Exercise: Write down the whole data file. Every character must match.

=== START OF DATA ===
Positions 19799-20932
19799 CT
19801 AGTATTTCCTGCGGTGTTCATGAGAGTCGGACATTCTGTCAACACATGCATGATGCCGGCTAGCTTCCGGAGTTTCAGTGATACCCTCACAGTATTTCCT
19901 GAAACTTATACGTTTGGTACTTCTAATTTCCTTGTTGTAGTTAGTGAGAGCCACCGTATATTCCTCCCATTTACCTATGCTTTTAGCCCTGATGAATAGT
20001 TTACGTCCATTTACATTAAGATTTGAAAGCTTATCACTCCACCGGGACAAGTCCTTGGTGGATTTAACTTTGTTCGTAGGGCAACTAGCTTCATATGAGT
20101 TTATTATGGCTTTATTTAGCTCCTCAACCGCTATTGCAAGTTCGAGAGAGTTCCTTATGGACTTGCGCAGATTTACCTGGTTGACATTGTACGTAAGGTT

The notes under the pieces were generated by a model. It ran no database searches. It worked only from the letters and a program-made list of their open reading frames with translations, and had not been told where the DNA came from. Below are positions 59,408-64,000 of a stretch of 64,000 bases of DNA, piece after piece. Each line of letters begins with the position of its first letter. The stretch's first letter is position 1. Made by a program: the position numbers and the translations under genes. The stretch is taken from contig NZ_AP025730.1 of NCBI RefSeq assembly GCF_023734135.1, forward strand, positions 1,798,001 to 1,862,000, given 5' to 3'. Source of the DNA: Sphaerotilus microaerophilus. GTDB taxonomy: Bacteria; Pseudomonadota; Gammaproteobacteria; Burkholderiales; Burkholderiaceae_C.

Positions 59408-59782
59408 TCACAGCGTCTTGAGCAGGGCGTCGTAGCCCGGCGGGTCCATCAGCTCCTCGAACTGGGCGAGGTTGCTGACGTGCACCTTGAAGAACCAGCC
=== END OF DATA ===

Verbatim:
Positions 19799-20932
19799 CT
19801 AGTATTTCCTGCGGTGTTCATGAGAGTCGGACATTCTGTCAACACATGCATGATGCCGGCTAGCTTCCGGAGTTTCAGTGATACCCTCACAGTATTTCCT
19901 GAAACTTATACGTTTGGTACTTCTAATTTCCTTGTTGTAGTTAGTGAGAGCCACCGTATATTCCTCCCATTTACCTATGCTTTTAGCCCTGATGAATAGT
20001 TTACGTCCATTTACATTAAGATTTGAAAGCTTATCACTCCACCGGGACAAGTCCTTGGTGGATTTAACTTTGTTCGTAGGGCAACTAGCTTCATATGAGT
20101 TTATTATGGCTTTATTTAGCTCCTCAACCGCTATTGCAAGTTCGAGAGAGTTCCTTATGGACTTGCGCAGATTTACCTGGTTGACATTGTACGTAAGGTT

The notes under the pieces were generated by a model. It ran no database searches. It worked only from the letters and a program-made list of their open reading frames with translations, and had not been told where the DNA came from. Below are positions 59,408-64,000 of a stretch of 64,000 bases of DNA, piece after piece. Each line of letters begins with the position of its first letter. The stretch's first letter is position 1. Made by a program: the position numbers and the translations under genes. The stretch is taken from contig NZ_AP025730.1 of NCBI RefSeq assembly GCF_023734135.1, forward strand, positions 1,798,001 to 1,862,000, given 5' to 3'. Source of the DNA: Sphaerotilus microaerophilus. GTDB taxonomy: Bacteria; Pseudomonadota; Gammaproteobacteria; Burkholderiales; Burkholderiaceae_C.

Positions 59408-59782
59408 TCACAGCGTCTTGAGCAGGGCGTCGTAGCCCGGCGGGTCCATCAGCTCCTCGAACTGGGCGAGGTTGCTGACGTGCACCTTGAAGAACCAGCC